Hare-Um Scare-um (MM, Hardaway/Dalton): Where Bugs is officially named as Bugs' Bunny—note the possessive term (applied to the model sheet prepared by Charles Thorson). He is still manic, but has now grown in size and sprouted apricot fur, looking closer to the Bugs we know. His Hammer Space ability is revisited, now presented in a non-magical context. He also hams it up with some sarcastic mock-pathos, which would be echoed in A Wild Hare and The Wabbit Who Came To Supper. This short is also infamous for having a lost ending that was cut out of most original prints, but has been found and included in Looney Tunes Platinum Collection Vol. 2.
Elmers Candid Camera (MM, Jones): Debut of Elmer Fudd. Bugs is almost fully realized as a character by this point, with his original Screwy Squirrel traits played down in favor of being more reserved and in control than before, but his character is still very underplayed. With that said, he still has some of his unmotivated heckler self left in him, pestering poor Elmer (who was just taking pictures) to the point where he has a nervous breakdown. Chuck Jones was not happy with this short, saying the rabbit was "Bugs with his umbilical cord in his hand looking for a place to plug it in." and that it should only be watched "If you are dying to die of innui."
A Wild Hare (MM, Avery) - Starring Elmer. Official debut of the fully realized Bugs Bunny. This short is a semi-remake of "Elmer's Candid Camera", but improves in what Tex Avery felt was flawed about "Camera"—such as only making Bugs a defensive character who reacts to a threat and plays off of villainous Elmer's stupidity. Oscar nominee. One of The 100 Greatest Looney Tunes.
Patient Porky (LT, Clampett): The prototype pops up for a gag in the first couple minutes, looking very close to Bugs' final design, but still having the manicness of the proto-Bugs.
Elmer's Pet Rabbit (MM, Jones): Chuck Jones' first short with Bugs, and the first one to actually give his name. In this short he has an extremely foul temper and a nasty personality, both of which were hurriedly dropped afterwards. He also had a distinctly different voice in this short, sounding more like a yokel than the New York accent that he would be famous for (and which was previously introduced in "A Wild Hare").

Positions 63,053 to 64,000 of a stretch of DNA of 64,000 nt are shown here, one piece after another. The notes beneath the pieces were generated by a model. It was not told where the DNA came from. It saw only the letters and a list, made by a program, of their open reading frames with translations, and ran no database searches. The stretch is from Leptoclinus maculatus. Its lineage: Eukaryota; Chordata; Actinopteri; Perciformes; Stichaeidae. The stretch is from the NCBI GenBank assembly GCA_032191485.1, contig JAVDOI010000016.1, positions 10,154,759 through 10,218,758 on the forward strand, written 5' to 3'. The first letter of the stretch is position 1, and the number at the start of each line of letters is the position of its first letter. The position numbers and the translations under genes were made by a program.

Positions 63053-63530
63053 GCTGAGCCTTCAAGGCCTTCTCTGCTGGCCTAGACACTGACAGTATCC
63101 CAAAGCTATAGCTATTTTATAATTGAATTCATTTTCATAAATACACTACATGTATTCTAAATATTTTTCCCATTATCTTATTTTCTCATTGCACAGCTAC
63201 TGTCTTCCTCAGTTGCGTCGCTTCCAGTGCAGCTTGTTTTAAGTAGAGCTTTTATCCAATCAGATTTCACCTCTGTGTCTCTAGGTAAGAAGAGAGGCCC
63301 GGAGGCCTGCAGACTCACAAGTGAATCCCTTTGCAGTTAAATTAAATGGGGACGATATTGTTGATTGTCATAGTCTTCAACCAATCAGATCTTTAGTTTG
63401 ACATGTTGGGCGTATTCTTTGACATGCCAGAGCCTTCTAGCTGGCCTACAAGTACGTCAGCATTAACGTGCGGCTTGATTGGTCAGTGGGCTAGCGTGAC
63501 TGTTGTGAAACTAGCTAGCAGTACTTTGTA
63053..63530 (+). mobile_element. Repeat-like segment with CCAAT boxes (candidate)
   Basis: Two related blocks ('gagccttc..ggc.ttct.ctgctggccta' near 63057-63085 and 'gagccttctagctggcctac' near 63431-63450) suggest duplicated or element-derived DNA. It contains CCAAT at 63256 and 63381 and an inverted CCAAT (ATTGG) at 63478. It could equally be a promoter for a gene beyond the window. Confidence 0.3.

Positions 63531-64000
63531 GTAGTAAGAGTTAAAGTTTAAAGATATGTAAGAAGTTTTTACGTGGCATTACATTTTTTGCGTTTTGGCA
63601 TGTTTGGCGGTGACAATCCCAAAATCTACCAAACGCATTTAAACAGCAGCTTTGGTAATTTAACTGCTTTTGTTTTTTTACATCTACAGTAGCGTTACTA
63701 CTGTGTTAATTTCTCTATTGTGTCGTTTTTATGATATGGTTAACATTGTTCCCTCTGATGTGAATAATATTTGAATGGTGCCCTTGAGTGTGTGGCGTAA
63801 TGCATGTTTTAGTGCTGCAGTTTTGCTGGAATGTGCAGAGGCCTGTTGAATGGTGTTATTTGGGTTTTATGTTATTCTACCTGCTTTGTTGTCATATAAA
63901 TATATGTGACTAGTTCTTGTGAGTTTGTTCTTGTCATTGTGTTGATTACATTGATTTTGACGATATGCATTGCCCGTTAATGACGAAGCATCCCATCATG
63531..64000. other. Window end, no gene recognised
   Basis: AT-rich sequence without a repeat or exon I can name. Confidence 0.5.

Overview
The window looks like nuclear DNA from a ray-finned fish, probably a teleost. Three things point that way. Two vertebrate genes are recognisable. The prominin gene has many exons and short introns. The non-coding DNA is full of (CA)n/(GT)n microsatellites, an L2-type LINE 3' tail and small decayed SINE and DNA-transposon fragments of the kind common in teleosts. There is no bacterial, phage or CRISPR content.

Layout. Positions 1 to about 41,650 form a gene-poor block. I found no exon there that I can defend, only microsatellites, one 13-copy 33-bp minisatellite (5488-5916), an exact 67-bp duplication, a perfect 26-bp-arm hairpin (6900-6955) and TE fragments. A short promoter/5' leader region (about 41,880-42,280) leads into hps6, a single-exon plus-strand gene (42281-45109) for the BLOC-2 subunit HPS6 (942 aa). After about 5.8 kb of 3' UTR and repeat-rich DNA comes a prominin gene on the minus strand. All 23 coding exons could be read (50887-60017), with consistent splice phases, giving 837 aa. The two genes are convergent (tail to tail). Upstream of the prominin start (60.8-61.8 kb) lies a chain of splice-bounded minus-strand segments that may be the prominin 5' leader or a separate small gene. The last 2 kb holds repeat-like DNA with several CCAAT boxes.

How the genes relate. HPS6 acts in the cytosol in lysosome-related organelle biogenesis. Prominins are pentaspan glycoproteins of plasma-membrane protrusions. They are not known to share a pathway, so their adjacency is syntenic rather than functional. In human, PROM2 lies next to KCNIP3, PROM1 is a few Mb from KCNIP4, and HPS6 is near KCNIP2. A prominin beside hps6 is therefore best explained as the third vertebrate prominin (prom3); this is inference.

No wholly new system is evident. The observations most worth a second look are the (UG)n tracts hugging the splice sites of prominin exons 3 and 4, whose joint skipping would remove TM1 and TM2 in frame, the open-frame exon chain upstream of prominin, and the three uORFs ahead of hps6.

Tortoise Beats Hare (MM, Avery): The first of the three "Bugs Vs. Cecil" shorts. Chuck Jones, in his opinion, considered it a failure, feeling that Tex had swapped Bugs' in-control, defensive personality in favor of making him the loser ala Elmer Fudd while giving Cecil Turtle Bugs' personality (but with all fairness, it did show us a whole different side of Bugs than before).
Hiawatha's Rabbit Hunt (MM, Freleng): Friz Freleng's first effort with Bugs. Here, he is presented as rather passive, at least in contrast with the previous shorts. Oscar nominee.
The Heckling Hare (MM, Avery): The cartoon that caused Avery to leave Leon's cartoon studio to make cartoons for MGM. With that said, Avery finally managed to nail Bugs' defensive personality again, capturing what made him such a hit in "A Wild Hare".
Wabbit Twouble (MM, Cwampett) - Starring the Fat Elmer. Bob Clampett's first Bugs Bunny. It is rumored that this cartoon was started by Tex Avery but finished by Clampett, backed up by the fact that Tex and Bob planned it together early on. Here, Bugs goes right back to being a Villain Protagonist, pestering poor Elmer (solely because he set up camp in Bugs' territory). But wheras the earlier Bugs were fairly aggressive in their pestering, Clampett presents Bugs as going about it in a more playful, confident way, as if a nod to that Bugs knows exactly what he's doing, so in a sense, he's certainly not too Out of Character here. One of The 100 Greatest Looney Tunes. Public Domain.
The Wabbit Who Came to Supper (MM, Freleng) - Starring the Fat Elmer. Again, Bugs is more defensive here than usual, but his in-control persona still kicks up, manipulating Elmer into caring for him. Public Domain.
Hold the Lion, Please (MM, Jones): A very bizarre take on the Bugs Bunny shorts, with Bugs having his vague personality, but little of what made him so popular in previous shorts, a clear testament to that Jones still didn't have a full grasp of his character.
What's Cookin' Doc? (MM, Clampett). Bugsy is presented as a very showboaty ham in this short. Clampett alledgedly make this short to make fun of Friz Freleng, possibly for his previous effort "Hiawatha's Rabbit Hunt", being snubbed for an Oscar. Features large usage of Stock Footage from "Hiawatha's Rabbit Hunt", although it's in the context of the story and not a mere corner cutting move.
Bugs Bunny and the Three Bears (MM, Jones): The debut of Jones' Three Bears characters. Runner-up on The 50 Greatest Cartoons.
Bugs Bunny Nips the Nips (MM, Freleng): An infamous Wartime Cartoon featuring Bugs encountering an Asian Platoon on a deserted isle. Not screened on TV.
Hare Ribbin' (MM, Clampett): Clampett once again presents Bugs as a defensive character here. The short is notable for having an infamous alternate ending, in which Bugs himself guns down the dog that was chasing him! This "Directors Cut" can be found on the fifth Looney Tunes Golden Collection. This short also features Stock Footage from "The Heckling Hare" and "A Wild Hare".
Hare Force (MM, Freleng)
Buckaroo Bugs (LT, Clampett): The only Bugs cartoon where he is explicitly presented as a straight villain role.
Frigid Hare (MM, Jones) - First of two shorts to star Playboy Penguin.
Which Is Witch (LT, Freleng) - No longer screened on TV.
Rabbit Hood (MM, Jones)
The Lion's Busy (MM, Freleng) - Cameo; a Beaky Buzzard cartoon.
Hurdy-Gurdy Hare (MM, McKimson)
Mutiny on the Bunny (LT, Freleng) - Starring Sam.
Homeless Hare (MM, Jones)
Big House Bunny (LT, Freleng) - Starring Sam.